possibility of a regulator exploding if the cylinder valve
is opened rapidly.
Oil or other petroleum products must never
be used around oxygen regulators because these
products will either cause a regulator explosion
The hoses used to make the connections between
the torch and the regulators must be strong, nonporous,
light, and flexible enough to make torch movements
easy. They must be made to withstand internal pressures
that can reach as high as 100 psig. The rubber used in
hose manufacture is specially treated to remove the
sulfur that could cause spontaneous combustion.
Welding hose is available in single- and double-
hose lengths. Size is determined by the inside diameter,
and the proper size to use depends on the type of work
for which it is intended. Hose used for light work has a
3/1 6 or 1/4 inch inside diameter and one or two plies of
fabric. For heavy-duty welding and cutting operations,
use a hose with an inside diameter of 5/1 6 inch and three
to five plies of fabric. Single hose is available in the
standard sizes as well as 1/2-, 3/4-, and 1-inch sizes.
These larger sizes are for heavy-duty heating and for use
on large cutting machines.
The most common type of cutting and welding hose
is the twin or double hose that consists of the fuel hose
and the oxygen hose joined together side by side. They
are joined together by either a special rib (fig. 4-10, view
A) or by clamps (fig. 4-10, view B). Because they are
joined together, the hoses are less likely to become
tangled and are easier to move from place.
The length of hose you use is important. The deliv-
ery pressure at the torch varies with the length of the
hose. A 20-foot, 3/16-inch hose maybe adequate for a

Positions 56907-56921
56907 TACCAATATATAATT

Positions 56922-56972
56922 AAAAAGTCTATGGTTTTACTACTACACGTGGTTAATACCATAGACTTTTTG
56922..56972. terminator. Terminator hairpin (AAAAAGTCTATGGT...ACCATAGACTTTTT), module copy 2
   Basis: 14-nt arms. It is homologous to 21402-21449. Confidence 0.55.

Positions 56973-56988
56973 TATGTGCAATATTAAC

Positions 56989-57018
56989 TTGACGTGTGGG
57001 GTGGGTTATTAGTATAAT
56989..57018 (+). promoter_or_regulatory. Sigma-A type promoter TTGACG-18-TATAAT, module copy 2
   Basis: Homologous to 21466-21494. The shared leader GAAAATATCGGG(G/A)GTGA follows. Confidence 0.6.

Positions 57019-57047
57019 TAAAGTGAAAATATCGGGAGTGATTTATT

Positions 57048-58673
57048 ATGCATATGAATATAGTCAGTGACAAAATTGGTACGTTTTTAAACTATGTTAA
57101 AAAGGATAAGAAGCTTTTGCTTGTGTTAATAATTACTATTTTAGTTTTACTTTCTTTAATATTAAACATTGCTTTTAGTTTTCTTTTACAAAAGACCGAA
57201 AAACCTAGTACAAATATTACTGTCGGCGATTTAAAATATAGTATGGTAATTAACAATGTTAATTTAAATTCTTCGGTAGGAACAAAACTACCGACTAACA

job, but if the same hose was 50 feet long, the pressure
drop would result in insufficient gas flow to the torch.
Longer hoses require larger inside diameters to ensure
the correct flow of gas to the torch. When you are having
problems welding or cutting, this is one area to check
The hoses used for fuel gas and oxygen are identical
in construction, but they differ in color. The oxygen hose
cover is GREEN, and the fuel-gas hose cover is RED.
This color coding aids in the prevention of mishaps that
could lead to dangerous accidents.
Figure 4-10.Types of twin welding hose.
All connections for welding and cutting hoses have
been standardized by the Compressed Gas Association.
Letter grades A, B, C, D, and E plus the type of gas used
correspond directly with the connections on the regula-
tors. A, B, and C are the most common size connections.
A-size is for low-flow rates; B-size for medium-flow
rates; and C-size is for heavy-flow rates. D and E sizes
are for large cutting and heating torches.
When ordering connections, you must specify the
type of gas the hose will be carrying. This is because the
connections will be threaded different y for different
types of gas. Fuel gases use left-hand threads, while
oxygen uses right-hand threads. The reason for this is to
prevent the accidental hookup of a fuel gas to a life-sup-
port oxygen system or vice versa.
The basic hose connection consists of a nut and
gland. The nut has threads on the inside that match up
with the male inlet and outlet on the torch and regulator.
The gland slides inside the hose and is held in place by
a ferrule that has been crimped. The nut is loose and can
be turned by hand or a wrench to tighten the threaded
nut onto the equipment.
Another important item that is often overlooked are
check valves. These inexpensive valves prevent per-
sonal injuries and save valuable equipment from flash-
backs. When ordering, make sure you specify the type
of gas, connection size, and thread design. The check
valves should be installed between the torch connection
and the hose.
The equipment and accessories for oxygas cutting
are the same as for oxygas welding except that you use
a cutting torch or a cutting attachment instead of a
welding torch. The main difference between the cutting
torch and the welding torch is that the cutting torch has